That moon which the sky never saw
even in dreams
has risen again
bringing a fire
that no water can drown
See here where the body
has its house
and see here my soul
the cup of love has made the one
and the other a ruin.
In the ancient Greek lunar calendar, the days during this week’s Full Moon were the Thesmophoria. For this is the Full Moon during the Sun’s visit to Libra, and the time of the Autumnal Equinox. This somber festival commemorated the moment at which the Goddess Kore deserts Her mother Demeter, Goddess of the grain and abundance. Demeter, in Her grief, brings the sorrow and death of Winter. And Kore becomes Persephone, Queen of the Dead, who rules the Underworld with Pluto, the dark form of Dionysus. In today’s world, we know this time of change as the Harvest Moon. So it is not very surprising that this week’s card should be The Moon.
The Moon is the last of the “Nighttime Cards” in the Major Arcana. If we see the Majors in terms of “The Fool’s Journey,” the progression of the soul’s evolution, or human awareness, this card comes after the lessons of Death, Temperance, the Devil, the Tower, and the Star. Each of these offers important teachings about our shadow self and our fears. It seems to me that The Moon is the final exam of the Nighttime Cards.
In The Moon, we see a dog and a wolf, howling and possibly turned savage under her light. These are the wild parts of us, aroused by the strange light of the Moon. What is our wild, untamed nature? What dark, perhaps even mad (as in lunacy) parts of us burst forth when our dreams, our fears, or our intuition are too intense to process?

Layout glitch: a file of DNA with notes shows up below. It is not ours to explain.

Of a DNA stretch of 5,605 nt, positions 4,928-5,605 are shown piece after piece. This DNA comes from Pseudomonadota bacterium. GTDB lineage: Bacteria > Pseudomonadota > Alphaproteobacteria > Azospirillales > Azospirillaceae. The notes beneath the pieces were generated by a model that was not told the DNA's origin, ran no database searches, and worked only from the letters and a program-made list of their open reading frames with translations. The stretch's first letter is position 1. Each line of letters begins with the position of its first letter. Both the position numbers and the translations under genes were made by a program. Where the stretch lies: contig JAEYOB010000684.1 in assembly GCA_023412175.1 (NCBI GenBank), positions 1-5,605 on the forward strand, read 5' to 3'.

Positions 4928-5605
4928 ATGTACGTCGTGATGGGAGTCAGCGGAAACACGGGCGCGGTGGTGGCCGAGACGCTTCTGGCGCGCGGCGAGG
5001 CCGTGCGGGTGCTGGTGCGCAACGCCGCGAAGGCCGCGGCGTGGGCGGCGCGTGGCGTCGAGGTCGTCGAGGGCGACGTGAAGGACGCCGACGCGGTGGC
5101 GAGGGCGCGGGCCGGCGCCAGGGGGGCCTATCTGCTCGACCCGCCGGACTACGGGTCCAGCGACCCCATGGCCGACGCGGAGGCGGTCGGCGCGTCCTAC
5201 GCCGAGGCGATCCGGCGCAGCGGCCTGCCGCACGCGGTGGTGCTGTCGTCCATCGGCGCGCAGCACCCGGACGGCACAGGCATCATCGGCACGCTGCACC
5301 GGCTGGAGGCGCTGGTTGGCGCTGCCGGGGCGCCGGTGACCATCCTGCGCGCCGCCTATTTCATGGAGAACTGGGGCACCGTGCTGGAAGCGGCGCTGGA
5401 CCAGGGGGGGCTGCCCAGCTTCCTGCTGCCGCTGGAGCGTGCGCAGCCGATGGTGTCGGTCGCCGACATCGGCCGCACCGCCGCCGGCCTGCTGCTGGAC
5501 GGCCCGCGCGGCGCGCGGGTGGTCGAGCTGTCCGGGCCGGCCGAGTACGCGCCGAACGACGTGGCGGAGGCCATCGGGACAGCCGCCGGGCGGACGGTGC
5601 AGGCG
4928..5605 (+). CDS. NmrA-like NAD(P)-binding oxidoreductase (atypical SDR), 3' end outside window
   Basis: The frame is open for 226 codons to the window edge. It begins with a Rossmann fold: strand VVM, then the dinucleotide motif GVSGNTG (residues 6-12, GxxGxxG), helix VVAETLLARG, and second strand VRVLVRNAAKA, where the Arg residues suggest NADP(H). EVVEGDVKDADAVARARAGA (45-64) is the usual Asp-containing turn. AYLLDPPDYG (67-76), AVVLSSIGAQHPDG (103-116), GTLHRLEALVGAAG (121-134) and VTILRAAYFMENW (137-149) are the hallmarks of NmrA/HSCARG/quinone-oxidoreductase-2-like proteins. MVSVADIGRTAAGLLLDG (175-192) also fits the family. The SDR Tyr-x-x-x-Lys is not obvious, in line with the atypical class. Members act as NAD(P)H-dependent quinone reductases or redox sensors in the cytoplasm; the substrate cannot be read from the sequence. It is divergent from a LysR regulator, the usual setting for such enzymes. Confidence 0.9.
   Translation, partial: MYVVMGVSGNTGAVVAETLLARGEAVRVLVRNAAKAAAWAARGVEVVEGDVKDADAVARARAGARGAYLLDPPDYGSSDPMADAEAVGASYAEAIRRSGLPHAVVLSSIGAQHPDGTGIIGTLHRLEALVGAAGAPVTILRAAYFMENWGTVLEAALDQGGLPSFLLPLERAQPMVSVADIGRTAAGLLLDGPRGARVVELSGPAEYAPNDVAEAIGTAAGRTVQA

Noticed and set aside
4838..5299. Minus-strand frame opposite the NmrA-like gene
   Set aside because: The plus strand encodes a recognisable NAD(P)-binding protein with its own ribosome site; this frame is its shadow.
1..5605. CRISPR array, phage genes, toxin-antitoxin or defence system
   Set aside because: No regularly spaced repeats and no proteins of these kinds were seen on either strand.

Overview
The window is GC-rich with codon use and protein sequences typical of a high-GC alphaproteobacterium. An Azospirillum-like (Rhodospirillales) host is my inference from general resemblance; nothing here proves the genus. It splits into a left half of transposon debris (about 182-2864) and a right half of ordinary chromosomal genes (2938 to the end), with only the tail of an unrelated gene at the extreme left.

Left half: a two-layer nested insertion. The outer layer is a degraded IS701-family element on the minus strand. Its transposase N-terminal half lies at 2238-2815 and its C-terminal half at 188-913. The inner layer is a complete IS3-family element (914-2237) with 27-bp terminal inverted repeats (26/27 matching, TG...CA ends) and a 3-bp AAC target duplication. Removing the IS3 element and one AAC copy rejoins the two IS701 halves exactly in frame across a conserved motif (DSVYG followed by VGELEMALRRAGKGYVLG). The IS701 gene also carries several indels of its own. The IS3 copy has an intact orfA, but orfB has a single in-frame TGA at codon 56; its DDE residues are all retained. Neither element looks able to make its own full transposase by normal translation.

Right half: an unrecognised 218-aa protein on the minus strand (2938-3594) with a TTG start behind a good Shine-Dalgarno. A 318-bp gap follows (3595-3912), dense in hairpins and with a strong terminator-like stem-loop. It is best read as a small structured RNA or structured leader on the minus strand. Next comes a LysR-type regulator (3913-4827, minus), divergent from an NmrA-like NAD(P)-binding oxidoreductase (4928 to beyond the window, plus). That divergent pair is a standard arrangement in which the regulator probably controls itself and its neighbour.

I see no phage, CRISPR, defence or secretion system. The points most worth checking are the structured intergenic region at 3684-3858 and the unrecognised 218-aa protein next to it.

The crayfish emerging from the waters of the unconscious is potentially even more frightening. Waite himself described it as, “that which lies deeper than the savage beast.” It is our reptilian brain: our unreasoning instincts, the part of us that is without control, without words, without logic, but based in obsessive, repetitive, pure survival instinct.
The Moon is the card of the imagination, the subconscious, and the fears that lie just below the surface so much of the time. But where there is fear, there is power. Like the shaman who travels between worlds, we may be able to tap into extraordinary abilities. But it is at great risk. To receive these otherworldly powers, we must be willing to be stripped of our ego, our cultured personality and logic, and go alone into the deepest, most shadowed realms. And like the shaman, such a journey must never be undertaken without great experience, respect, and preparation, lest terror and madness be all that remain.
Yet while there is uncertainty, there is still hope in this card, for there is a road back, if one is willing to face the challenges within. If we are willing to walk through the gateway made by the two towers, the Moon’s light appears in droplets that are, in fact, yods – the Hebrew letter that represents the spark of divine goodness within. As Tarot expert Rachel Pollack so beautifully describes it, “If, through preparation and simple courage, we accept the wild things brought out by the deepest imagination, then the Moon brings peace, the terrors subside, and the imagination leads us back, enriched, with its wonders.”
This week, be ready for strangeness, possible fears, intense dreams and emotions. You may discover your intuitive skills are much more powerful than usual, but try to stay grounded and not get swept away. The Moon often appears when we need to examine the repeating patterns and possible distortions in our lives. Under the Moon’s influence, there is a real possibility of confusion, self-deception, and being overwhelmed by the emotions. If you need to turn away from outer busy-ness and cultivate inner serenity, do so. Be truthful about any karmic work you need to address.
The Moon can be fickle, lovely, seductive, deceptive, and peaceful all at once. Her gifts are given to those who are willing to face their fears, and who are prepared for the experience of journeying in her strange, beautiful realms.